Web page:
Investors should embrace idiosyncratic risk factors in their pursuit of outperformance – an asset allocation framework at odds with modern portfolio theory, according to Ashvin Chhabra, CIO at the Institute for Advanced Study (IAS). AMANDA WHITE reports. By clearly defining their objectives, investors can distinguish what they can and can’t control through their investment strategies. “What are the objectives of your process? What risk, return and drawdown do you need? Then your process is the execution of how to get those objectives. The quality of managers, and things like the amount of leverage, costs, all help in shaping a realistic risk management,” Chhabra told the CFA Institute Asset Allocation and Risk conference in Chicago last month. “You can’t control market returns and volatility. The risks you don’t know about are incredibly important. People associate risk with volatility – the variability of returns – but if you control variability then it’s not a risk anymore.

But risks are not just volatility: they are what you don’t know about.” Chhabra has developed an investment framework in the past 10 years that guides the endowment at the IAS. The essence of his strategy is to separate the portfolio into different pools that reflect return objectives, even though they have different risk profiles. As an endowment manager, his major aim is to be able to write a cheque when the institute wants it, to not be in an arms race with other endowments for returns or achieve the highest quarterly returns. “The market over the long term will give you a pretty good return, create a basic safety net, but it doesn’t know your particular situation,” he said. Chhabra observed that when asset bubbles arose, investors were sucked into the thinking there was serious money to be made. This motivated him to explore the precise results of what aggressive asset allocation moves do to wealth. In a paper he co-authored with Ravindra Koneru and Lex Zaharoff, to be published in the summer edition of the Journal of Wealth Management, called Modern Portfolio Theory’s Third Rail: Achieving Wealth Mobility Through Idiosyncratic Risk, quantitative arguments are used to explore how changes in an investor’s relative wealth position in society can be achieved.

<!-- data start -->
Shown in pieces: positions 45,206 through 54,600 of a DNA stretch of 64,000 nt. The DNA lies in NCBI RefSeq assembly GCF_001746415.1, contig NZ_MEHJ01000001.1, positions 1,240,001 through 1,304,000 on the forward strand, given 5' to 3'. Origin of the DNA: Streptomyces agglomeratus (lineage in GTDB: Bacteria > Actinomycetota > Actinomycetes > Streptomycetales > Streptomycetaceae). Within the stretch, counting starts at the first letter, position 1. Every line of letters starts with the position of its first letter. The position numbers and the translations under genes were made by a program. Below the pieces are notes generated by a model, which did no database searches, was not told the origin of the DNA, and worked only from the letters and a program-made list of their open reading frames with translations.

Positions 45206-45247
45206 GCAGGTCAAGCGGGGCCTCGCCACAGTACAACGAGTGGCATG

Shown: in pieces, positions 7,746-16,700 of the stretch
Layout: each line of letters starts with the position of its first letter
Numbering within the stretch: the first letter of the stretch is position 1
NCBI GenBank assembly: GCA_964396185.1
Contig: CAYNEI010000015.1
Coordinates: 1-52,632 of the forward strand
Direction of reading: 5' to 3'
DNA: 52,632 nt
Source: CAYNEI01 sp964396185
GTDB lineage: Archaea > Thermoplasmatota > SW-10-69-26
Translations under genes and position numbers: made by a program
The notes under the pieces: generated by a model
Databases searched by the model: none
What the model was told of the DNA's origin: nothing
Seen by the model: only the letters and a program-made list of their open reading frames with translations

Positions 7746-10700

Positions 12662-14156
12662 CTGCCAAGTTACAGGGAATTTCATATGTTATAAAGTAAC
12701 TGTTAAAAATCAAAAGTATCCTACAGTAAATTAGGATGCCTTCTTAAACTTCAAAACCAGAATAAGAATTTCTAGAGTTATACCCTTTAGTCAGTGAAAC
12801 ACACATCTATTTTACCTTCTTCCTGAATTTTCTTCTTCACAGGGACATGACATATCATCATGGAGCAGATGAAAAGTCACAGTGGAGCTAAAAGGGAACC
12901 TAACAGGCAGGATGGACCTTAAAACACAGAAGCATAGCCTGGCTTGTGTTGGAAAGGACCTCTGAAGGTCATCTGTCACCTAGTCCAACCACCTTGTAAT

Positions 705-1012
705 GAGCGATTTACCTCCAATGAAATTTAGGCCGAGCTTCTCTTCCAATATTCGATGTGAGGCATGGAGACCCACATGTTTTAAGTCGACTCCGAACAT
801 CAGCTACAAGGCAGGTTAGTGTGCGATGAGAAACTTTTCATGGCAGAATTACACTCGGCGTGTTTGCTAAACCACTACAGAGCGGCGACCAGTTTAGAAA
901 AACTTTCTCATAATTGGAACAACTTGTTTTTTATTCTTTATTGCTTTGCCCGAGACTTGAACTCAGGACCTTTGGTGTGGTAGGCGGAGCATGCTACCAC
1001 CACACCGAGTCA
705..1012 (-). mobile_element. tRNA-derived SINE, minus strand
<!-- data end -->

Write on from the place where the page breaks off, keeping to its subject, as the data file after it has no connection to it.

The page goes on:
The authors conclude that if an investment strategy was limited to well-diversified, underlying portfolios along the efficient frontier, it would take almost 100 years to materially change an investor’s relative wealth. The analysis looked at the data of different socio-economic groups in the US, their overall asset allocations and the number of years and type of extreme changes it would take to move a family into a different percentile band. “We looked at the asset allocation of a 75th percentile family and a 90th percentile family, and it would take about 100 years for them to catch up. Wealth mobility doesn’t come from an aggressive asset allocation. It only comes from strategies.” The most effective strategies to achieve wealth mobility are: owning businesses and reinvesting in companies, personal finance, marriage and inheritance, and real estate.

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